If you're a patient at Southlake Regional Health Centre, there's now a better chance you'll be part of a research project, wrote the Newmarket Era March 16; the story also appeared on YorkRegion.com:
A partnership between the local hospital and York University will embed leading scientists from the postsecondary institution as researchers to work alongside hospital clinical staff and physicians, Southlake director of research Patrick Clifford said.
Three researchers and one special projects expert will work with staff to help turn ideas into action that could result in improved patient care and results.
The hospital has 225 research projects on the go, but Mr. Clifford hopes having these experts on hand will increase that number significantly as he feels more research needs to be done in the area of clinical care.
With 500 physicians and 3,000 staff, more than half of whom are specialists in a certain field, there are plenty of ideas at Southlake. Access to experienced researchers will allow those ideas to be developed into active research projects that evaluate how change could affect a patient, he added. “It gives the staff who have ideas a person to turn to learn how to translate the idea from their head into a research study,” Mr. Clifford said.
Each of the three research scientists will be at the hospital one to two days per week and have been assigned to specific programs, including cancer and cardiac, mental health and the surgery and chronic disease programs.
Formal meetings and an open-door policy will allow staff and the researchers to interact on a regular basis to collaborate, exchange knowledge and engage each other. The initiative will strengthen Southlake’s transition into a teaching hospital as the knowledge achieved can be passed down to students.
York University doesn’t have a faculty of medicine or a teaching hospital and this opportunity will give the researchers greater access to patients. “The partnership will be beneficial to both parties involved as well as the patients we serve,” Mr. Clifford said.
Mr. Ardern is a professor in the school of kinesiology and health science and is focused on research involving epidemiology of physical activity, obesity and cardio metabolic risk. He is investigating the role of geospatial analysis to improve the surveillance of cardiovascular disease in York Region and is co-investigator on pre-diabetes detection and physical activity intervention and delivery program. He will work with the hospital’s chronic disease department.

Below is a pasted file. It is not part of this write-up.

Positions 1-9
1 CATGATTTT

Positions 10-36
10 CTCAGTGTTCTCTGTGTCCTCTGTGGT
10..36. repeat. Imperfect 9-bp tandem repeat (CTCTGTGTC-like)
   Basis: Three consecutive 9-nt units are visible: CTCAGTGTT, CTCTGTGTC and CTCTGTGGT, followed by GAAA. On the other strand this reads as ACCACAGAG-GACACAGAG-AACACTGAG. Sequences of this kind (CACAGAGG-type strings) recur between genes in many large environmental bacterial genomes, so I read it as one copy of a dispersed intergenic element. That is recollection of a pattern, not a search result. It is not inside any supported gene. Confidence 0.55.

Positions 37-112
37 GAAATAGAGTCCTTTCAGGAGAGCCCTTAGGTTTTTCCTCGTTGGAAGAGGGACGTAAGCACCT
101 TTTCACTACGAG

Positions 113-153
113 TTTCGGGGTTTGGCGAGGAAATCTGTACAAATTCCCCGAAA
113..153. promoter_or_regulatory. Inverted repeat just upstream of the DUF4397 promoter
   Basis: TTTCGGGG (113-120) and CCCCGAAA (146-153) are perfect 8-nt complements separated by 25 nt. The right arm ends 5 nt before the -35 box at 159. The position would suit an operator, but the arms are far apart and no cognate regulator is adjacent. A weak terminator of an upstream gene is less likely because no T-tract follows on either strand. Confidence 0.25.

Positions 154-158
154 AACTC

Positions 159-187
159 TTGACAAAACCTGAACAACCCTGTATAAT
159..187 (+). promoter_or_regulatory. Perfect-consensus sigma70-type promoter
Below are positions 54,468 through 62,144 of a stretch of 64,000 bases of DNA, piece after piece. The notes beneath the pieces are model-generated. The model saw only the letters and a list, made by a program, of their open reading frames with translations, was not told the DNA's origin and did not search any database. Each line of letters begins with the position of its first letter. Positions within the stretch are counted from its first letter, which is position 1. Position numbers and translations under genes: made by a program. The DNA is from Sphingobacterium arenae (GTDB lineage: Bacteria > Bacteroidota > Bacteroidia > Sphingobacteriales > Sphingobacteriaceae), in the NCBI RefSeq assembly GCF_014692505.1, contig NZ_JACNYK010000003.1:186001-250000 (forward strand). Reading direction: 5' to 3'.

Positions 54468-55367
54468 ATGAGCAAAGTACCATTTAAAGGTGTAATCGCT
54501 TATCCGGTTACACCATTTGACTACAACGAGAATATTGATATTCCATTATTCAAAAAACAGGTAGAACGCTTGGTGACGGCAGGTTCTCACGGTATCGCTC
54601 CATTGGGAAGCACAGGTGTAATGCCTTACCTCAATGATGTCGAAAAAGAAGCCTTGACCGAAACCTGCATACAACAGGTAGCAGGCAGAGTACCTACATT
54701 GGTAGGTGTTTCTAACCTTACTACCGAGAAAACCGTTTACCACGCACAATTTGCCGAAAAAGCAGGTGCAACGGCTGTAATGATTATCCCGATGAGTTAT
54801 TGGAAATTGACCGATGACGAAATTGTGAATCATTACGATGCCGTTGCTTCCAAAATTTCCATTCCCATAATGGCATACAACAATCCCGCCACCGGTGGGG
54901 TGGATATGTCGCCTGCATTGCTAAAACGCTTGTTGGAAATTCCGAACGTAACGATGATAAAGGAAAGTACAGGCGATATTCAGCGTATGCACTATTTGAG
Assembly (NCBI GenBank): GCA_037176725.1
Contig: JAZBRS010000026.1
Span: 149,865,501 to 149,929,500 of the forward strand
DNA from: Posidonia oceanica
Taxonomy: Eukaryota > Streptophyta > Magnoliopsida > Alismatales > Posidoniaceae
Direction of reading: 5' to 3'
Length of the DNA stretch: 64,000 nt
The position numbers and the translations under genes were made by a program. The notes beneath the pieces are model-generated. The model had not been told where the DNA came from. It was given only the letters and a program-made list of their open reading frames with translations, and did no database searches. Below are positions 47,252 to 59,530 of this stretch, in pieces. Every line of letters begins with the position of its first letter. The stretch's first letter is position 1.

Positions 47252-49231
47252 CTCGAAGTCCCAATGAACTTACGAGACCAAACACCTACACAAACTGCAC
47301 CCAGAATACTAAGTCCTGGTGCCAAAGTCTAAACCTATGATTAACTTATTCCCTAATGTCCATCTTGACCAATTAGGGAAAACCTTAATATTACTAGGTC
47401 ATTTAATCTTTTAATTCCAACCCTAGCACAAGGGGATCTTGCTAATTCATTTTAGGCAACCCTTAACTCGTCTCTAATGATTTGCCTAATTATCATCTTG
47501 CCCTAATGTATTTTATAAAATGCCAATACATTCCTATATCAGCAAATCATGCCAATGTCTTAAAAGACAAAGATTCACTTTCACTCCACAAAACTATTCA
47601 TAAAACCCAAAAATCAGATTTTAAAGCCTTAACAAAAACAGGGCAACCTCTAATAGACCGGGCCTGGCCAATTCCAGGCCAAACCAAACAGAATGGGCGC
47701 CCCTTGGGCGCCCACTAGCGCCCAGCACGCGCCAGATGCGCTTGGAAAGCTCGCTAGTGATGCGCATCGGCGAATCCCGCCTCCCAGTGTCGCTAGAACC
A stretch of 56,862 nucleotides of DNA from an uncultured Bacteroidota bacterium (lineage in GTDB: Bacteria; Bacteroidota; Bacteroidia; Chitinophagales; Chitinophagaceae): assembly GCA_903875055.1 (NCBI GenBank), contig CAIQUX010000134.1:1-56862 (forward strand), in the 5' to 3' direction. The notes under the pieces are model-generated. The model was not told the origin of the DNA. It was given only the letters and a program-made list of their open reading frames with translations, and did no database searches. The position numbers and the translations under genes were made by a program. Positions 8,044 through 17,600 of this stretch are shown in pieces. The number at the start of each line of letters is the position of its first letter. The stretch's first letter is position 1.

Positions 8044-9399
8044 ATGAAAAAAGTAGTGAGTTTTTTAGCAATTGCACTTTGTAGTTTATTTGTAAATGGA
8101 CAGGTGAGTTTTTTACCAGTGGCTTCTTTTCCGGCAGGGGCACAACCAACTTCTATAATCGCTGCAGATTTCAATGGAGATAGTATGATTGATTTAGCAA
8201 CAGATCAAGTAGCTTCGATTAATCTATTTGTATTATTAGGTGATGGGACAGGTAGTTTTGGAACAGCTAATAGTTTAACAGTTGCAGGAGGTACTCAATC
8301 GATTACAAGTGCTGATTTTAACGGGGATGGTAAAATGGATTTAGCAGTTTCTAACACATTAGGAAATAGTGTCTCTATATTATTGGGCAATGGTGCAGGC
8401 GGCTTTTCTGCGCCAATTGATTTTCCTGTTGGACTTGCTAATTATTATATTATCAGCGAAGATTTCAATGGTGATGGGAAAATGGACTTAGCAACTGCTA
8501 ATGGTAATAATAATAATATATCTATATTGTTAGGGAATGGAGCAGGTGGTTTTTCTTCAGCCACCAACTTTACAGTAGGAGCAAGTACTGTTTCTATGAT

Ms Coe, a biology professor, is working to develop more personalized approaches to disease treatment. She works with proteins that transport drugs used in cancer and cardiac care. Her research in Southlake’s cardiac care and oncology programs will examine how these proteins work in each individuals.
Neuroscientist Ms Sergio examines the effects of age, gender, neurological disease and past head injuries on the brain’s control of complex movement. She will work with clinicians from Southlake’s chronic disease, emergency medicine and surgical programs.
Mr. Ritvo specializes in behaviour and will serve as the research adviser, physical and mental health liaison and special projects scientist. His current research includes electronic health interventions, using cellphones, smartphones and online programs to alter the habits of diabetics and individuals with HIV and mental health issues. He will work with Southlake clinicians to examine how innovative software applications and technology can help patients reduce health risks through healthy exercise, diet and improved medication administration.
Lauren Sergio is also a member of the Centre for Vision Research.
Posted by Elizabeth Monier-Williams, research communications officer, with files courtesy of YFile – York University’s daily e-bulletin.